Revisiting 'Koode', the many layers in Anjali Menon's moving film

There are two ways to watch 'Koode' — believe that Jenny (Nazriya) is really back as a ghost or not.
Revisiting 'Koode', the many layers in Anjali Menon's moving film
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It's been two years since Anjali Menon's Koode, based on the Marathi film Happy Journey, released. Unlike the director's previous outing Bangalore Days, Koode is a much more sober film. Set in a quiet hill town, the film explores the relationships in a family of four torn apart by circumstances.

When we meet Joshua (Prithviraj) for the first time, he's covered in oil and grease, the shadows under his listless eyes clearly visible. He lives and works in an arid Gulf country, his life as barren as the landscape that surrounds him. A phone call from his father (Ranjith) summons him home — and en route, he dreams that he's picking up a fallen nest and protectively placing it back on the tree. That has been Joshua's function so far in the family, the boy who left home at 15 to keep his family afloat.

As he goes home for the funeral of his sister Jenny (Nazriya), the endless desert gives way to the rain-filled, lush green of an Indian countryside. It is a turning point of sorts for Joshua, whose life as a child had come to a rude and sudden end because he had to grow up too soon in order to keep Jenny alive. The baby, who's much younger than Joshua, was born with a congenital heart condition. To continue paying her hospital bills, his parents had to take the difficult decision to send him abroad with his uncle.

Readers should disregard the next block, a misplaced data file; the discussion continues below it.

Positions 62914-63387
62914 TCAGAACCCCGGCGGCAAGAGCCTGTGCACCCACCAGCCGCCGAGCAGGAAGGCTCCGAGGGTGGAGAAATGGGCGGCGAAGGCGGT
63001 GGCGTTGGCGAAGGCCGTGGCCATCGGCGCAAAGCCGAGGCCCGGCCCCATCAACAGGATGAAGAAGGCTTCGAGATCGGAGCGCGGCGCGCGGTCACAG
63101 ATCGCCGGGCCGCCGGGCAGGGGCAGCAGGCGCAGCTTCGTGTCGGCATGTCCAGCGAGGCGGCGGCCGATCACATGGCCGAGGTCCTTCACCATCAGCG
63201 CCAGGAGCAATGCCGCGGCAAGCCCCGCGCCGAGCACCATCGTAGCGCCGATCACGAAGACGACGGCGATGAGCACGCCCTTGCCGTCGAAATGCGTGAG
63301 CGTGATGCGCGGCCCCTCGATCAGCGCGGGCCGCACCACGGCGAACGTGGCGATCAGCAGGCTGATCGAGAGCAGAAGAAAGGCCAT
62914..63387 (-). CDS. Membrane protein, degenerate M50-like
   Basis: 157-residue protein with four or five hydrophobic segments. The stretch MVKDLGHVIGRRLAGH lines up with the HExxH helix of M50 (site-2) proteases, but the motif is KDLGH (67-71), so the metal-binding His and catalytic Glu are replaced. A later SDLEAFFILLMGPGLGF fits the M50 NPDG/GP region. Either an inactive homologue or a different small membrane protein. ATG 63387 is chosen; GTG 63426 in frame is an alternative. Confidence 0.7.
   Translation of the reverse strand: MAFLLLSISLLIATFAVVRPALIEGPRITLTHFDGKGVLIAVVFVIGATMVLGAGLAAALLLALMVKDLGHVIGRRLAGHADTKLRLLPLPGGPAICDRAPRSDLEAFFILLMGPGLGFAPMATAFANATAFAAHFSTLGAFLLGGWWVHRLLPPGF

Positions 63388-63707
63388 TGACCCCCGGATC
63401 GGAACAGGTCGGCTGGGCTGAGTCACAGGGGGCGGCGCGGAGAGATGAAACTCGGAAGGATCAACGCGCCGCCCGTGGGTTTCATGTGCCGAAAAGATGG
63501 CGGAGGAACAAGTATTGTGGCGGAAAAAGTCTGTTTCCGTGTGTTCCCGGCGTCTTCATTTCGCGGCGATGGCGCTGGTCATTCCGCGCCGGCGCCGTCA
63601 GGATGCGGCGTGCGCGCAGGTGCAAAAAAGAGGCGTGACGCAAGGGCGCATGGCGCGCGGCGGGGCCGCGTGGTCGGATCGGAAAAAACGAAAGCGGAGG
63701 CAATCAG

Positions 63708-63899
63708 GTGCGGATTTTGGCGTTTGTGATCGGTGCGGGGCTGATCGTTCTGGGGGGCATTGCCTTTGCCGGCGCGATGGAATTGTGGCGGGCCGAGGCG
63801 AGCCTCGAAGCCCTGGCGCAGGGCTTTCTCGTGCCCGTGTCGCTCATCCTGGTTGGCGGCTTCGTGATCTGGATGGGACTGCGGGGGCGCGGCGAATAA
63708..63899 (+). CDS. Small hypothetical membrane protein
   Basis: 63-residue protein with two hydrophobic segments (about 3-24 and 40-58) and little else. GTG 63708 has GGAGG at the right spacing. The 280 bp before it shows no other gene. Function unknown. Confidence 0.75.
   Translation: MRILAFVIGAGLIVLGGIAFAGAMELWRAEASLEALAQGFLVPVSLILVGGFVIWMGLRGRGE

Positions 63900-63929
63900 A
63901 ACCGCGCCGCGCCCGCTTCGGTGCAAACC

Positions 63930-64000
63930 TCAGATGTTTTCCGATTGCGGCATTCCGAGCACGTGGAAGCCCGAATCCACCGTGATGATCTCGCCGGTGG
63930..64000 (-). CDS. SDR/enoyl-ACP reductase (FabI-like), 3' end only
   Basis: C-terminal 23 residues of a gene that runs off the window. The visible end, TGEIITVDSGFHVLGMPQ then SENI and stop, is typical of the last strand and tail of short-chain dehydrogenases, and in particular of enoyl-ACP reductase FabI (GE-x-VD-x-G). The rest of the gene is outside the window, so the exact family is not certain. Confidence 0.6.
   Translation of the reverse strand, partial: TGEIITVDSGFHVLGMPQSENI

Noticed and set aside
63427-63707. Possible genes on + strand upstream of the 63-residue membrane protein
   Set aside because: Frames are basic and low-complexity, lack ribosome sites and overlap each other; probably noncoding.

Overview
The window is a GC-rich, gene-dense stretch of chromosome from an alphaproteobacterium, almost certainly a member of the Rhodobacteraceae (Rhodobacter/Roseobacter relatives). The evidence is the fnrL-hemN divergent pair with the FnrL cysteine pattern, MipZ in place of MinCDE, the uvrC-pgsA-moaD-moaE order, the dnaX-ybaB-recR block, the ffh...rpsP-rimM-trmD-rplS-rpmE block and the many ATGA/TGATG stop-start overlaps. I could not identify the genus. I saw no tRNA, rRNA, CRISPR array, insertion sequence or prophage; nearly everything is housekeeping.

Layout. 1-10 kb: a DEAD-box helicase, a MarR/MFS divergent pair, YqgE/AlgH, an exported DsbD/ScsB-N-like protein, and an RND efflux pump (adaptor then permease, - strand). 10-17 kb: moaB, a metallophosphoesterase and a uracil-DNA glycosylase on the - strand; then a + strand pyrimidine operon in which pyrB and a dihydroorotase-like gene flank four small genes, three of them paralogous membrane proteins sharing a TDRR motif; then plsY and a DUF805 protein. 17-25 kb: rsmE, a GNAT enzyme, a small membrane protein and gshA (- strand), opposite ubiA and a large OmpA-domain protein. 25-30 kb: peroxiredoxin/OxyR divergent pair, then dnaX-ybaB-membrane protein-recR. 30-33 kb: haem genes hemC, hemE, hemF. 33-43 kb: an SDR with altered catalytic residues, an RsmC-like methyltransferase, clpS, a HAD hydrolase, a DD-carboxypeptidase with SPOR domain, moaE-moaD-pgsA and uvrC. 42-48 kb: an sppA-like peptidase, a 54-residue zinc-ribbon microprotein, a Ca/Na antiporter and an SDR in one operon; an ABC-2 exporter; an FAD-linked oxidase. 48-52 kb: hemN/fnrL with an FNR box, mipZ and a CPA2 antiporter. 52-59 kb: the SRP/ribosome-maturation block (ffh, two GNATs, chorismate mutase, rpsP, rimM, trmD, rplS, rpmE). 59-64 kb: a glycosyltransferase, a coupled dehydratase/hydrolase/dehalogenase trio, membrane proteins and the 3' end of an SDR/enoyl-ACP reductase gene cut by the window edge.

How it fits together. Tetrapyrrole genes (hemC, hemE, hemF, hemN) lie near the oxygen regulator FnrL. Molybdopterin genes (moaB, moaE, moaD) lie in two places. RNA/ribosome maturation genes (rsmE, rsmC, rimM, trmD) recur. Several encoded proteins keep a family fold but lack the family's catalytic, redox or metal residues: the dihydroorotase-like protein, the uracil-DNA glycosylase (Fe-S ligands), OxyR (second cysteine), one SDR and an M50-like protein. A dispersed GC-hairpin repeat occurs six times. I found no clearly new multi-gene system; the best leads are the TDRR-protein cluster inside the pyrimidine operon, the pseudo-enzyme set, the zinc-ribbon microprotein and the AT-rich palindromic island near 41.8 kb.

Jenny arrived on Christmas day, with Lilly (Mala Parvathy) going into labour during the midnight mass. But now she has left them forever. Or has she? Joshua soon finds Jenny 'resurrected' in the old van that was used by the family as her ambulance. No person other than Joshua can see Jenny, but she's real, she assures him.

Joshua, the boy who grew up too soon

There are two ways to watch Koode. One is to accept at face value that Jenny has indeed come back as a ghost with her personality intact. The film then becomes a light-hearted journey of a brother-sister pair who are getting to know each other properly as adults. The other is to unravel Joshua's complex story and see how Jenny can fit into the puzzle.